Jeffrey Lax, an Orthodox Jewish professor at the City University of New York’s (CUNY) Kingsborough Community College, announced on June 18 that he is resigning from CUNY’s professors union over the recently passed anti-Israel resolution.
The Professional Staff Congress (PSC)-CUNY voted overwhelmingly in favor of a resolution on June 10 condemning “the continued subjection of Palestinians to the state-supported displacement, occupation, and use of lethal force by Israel” as well as “racism in all forms, including anti-Semitism, and recognizes that criticisms of Israel, a diverse nation-state, are not inherently anti-Semitic.” The resolution also cited recent reports from Human Rights Watch and B’Tselem accusing Israel of apartheid and calls for discussions for the union to potentially endorse the Boycott, Divestment and Sanctions (BDS) movement.
“Through an abhorrent resolution, the union now seeks to use my union dues for anti-Semitic purposes,” Lax wrote in a letter to PSC President James Davis. “The resolution can self-proclaim itself as not anti-Semitic all it wants, but that does not make it so. In fact, several of the items demanded in the resolution do not just seek ‘discussion’ of BDS as it claims, but actually demand current BDS action.” Lax told the Journal that the end of the resolution calls for the Biden administration to cease all military aid to Israel. “That’s divestment! What do they think the ‘D’ [in BDS] stands for?” He argued that the PSC is trying to say they’re not involved in BDS because doing so would prevent the state of New York from working with them under New York Democratic Governor Andrew Cuomo’s executive order.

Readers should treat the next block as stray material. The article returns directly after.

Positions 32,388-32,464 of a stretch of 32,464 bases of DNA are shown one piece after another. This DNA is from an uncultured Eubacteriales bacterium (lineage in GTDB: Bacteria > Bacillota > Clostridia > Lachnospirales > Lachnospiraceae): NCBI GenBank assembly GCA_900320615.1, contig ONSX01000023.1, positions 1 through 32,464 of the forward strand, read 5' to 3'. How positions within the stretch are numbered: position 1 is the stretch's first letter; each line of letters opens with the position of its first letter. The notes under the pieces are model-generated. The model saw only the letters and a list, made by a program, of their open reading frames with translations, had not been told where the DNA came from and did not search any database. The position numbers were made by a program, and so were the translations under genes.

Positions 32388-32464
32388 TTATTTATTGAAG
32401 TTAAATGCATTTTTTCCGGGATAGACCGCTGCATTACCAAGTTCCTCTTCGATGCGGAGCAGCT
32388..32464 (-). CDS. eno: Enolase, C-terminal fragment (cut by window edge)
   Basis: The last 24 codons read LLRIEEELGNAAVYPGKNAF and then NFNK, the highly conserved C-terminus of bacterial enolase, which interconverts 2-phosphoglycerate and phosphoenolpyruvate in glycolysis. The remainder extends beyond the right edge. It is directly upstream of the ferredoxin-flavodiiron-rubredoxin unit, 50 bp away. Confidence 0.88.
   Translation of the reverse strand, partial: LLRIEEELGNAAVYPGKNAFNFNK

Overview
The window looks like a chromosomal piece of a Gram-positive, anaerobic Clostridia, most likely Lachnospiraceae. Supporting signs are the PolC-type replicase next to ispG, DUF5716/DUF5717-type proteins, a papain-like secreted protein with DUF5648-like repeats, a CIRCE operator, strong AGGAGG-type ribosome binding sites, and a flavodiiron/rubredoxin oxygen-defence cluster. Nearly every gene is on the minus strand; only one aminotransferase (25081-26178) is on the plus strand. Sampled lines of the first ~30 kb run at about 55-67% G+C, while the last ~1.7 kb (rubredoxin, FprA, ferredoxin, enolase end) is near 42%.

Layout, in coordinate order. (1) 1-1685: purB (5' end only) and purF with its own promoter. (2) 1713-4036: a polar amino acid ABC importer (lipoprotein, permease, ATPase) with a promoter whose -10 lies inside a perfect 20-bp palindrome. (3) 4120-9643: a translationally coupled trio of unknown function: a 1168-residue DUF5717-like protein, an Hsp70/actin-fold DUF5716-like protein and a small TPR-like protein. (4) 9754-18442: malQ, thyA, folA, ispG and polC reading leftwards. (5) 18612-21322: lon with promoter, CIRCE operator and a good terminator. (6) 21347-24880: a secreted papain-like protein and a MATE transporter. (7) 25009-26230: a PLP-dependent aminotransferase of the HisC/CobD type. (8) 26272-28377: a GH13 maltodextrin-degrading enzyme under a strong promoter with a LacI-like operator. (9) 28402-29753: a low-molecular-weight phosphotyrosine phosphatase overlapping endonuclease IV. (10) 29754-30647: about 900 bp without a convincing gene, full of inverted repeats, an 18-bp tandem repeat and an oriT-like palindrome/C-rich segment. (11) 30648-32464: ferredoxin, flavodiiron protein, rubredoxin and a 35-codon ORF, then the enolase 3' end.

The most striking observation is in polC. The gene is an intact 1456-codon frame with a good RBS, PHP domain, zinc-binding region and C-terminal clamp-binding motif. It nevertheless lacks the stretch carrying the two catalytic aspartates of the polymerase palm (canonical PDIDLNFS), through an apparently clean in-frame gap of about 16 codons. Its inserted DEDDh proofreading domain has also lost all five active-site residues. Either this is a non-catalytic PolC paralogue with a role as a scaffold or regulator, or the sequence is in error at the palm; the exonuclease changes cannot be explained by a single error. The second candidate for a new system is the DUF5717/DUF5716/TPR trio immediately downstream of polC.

Lax also criticized the resolution for omitting any reference to the “Hamas missile attacks against Israeli civilians in the recent conflict” and noted the resolution is correct to label Israel a “diverse nation-state” because “there is not a Jew to be found in Gaza or the West Bank (not to mention the mere handfuls remaining in countless other Middle-East countries)” while “Arabs make up over 20% of the population in Israel, serve on the Supreme Court, serve in the Knesset, and lead political parties and movements.”
“Yet despite all of this, and despite the PSC even admitting that Israel is a diverse nation that can (and should) be subject to legitimate criticism, it declares it to be an ‘Apartheid state,’” Lax wrote. “The PSC cannot have it both ways. It cannot self-absolve itself of anti-Semitism by admitting that Israel is a diverse nation-state and then also call Israel ‘Apartheid.’ Doing so, again, reveals nothing more than an anti-Semitic tactic and trope, as defined by the State Department and the International Holocaust Remembrance Alliance definition of anti-Semitism.”
“The PSC cannot have it both ways. It cannot self-absolve itself of anti-Semitism by admitting that Israel is a diverse nation-state and then also call Israel ‘Apartheid.’”